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United States Patent 3,922,388
Schebalin November 25, 1975

Method of making an encapsulated thick film resistor and associated encapsulated conductors for use in an electrical circuit

Abstract

A method of making an encapsulated thick film resistor and an associated encapsulated conductor so that the stability of the resistor will be maintained at a precise level over an abnormally long period of time by first firing selected mixtures of positive and negative thick film resistor ink materials on a non-electrically conductive substrate at a selected high temperature, jointly firing the resistor and conductor ink materials associated with this resistor at a temperature that is lower than the first mentioned temperature and which is at a level that will not allow any detrimental diffusion to occur between the conductor and the resistor materials, applying a resilient buffer material formed of a silicone polymer filled with magnesium oxide over the fired resistor and the fired conductor and then applying a hard outer glyptal coating over the resilient buffer.


Inventors: Schebalin; Sergei (Ambler, PA)
Assignee: Honeywell Inc. (Minneapolis, MN)
Appl. No.: 05/525,587
Filed: November 20, 1974


Related U.S. Patent Documents

Application NumberFiling DatePatent NumberIssue Date
334956Mar., 1973
120199Mar., 19713788891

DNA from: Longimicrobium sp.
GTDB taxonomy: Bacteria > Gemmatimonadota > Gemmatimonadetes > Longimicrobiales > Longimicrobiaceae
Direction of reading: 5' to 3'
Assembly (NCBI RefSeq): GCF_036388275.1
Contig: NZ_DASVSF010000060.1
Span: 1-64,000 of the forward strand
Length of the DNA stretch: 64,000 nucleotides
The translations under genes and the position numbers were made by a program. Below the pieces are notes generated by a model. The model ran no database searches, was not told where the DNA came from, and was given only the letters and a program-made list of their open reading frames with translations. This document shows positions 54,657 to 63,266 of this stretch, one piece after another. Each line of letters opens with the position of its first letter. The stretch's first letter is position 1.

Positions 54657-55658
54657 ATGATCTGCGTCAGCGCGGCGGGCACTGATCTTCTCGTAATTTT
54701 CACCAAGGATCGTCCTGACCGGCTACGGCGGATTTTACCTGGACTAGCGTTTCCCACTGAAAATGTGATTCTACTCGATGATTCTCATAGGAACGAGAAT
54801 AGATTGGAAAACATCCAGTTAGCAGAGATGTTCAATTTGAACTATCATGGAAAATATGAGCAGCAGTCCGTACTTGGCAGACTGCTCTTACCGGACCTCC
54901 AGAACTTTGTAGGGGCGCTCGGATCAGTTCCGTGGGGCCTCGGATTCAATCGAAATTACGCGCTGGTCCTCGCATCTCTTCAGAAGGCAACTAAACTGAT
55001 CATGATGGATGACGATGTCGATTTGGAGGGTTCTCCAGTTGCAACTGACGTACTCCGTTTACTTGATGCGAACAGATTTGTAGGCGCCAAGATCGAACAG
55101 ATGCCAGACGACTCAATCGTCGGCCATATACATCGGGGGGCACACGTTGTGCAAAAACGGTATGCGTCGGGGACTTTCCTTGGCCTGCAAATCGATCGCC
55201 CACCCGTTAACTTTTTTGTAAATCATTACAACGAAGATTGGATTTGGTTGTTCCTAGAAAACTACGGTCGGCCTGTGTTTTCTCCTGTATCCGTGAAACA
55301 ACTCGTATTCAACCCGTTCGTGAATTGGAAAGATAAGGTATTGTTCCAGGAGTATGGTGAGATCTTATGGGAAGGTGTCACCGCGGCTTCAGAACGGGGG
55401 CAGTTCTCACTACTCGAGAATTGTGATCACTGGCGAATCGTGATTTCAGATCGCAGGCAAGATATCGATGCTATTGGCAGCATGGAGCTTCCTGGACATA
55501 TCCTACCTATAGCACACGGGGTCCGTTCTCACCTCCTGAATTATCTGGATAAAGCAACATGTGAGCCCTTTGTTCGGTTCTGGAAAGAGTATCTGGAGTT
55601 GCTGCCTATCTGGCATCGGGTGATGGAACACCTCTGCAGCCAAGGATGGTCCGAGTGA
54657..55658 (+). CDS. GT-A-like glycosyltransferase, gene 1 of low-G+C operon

Current U.S. Class: 427/103 ; 338/308; 427/102
Current International Class: H01C 17/02 (20060101); H01C 17/00 (20060101); H05K 3/28 (20060101); H05K 1/16 (20060101); H01H 037/36 (); H01B 001/02 ()
Field of Search: 117/212,215,217,227,218 338/309 252/514,518,521

References Cited

U.S. Patent Documents
3370262 February 1968 Morty et al.
3484284 December 1969 Dates et al.
3553109 January 1971 Hoffman
3567507 March 1971 Youmans
3669650 October 1972 Cocca
3833407 September 1974 Schebalin
Primary Examiner: Esposito; Michael F.
Attorney, Agent or Firm: Swanson; Arthur H. Burton; Lockwood D. Stevenson; J. Shaw

Parent Case Text



This application is a continuation of my prior application bearing Ser. No. 334,956, filed Mar. 22, 1973, now abandoned, which is a division of U.S. patent application Ser. No. 120,199, filed Mar. 2, 1971, now U.S. Pat. No. 3,788,891.
Claims



The embodiments of the invention in which an exclusive property or privilege is claimed is defined as follows: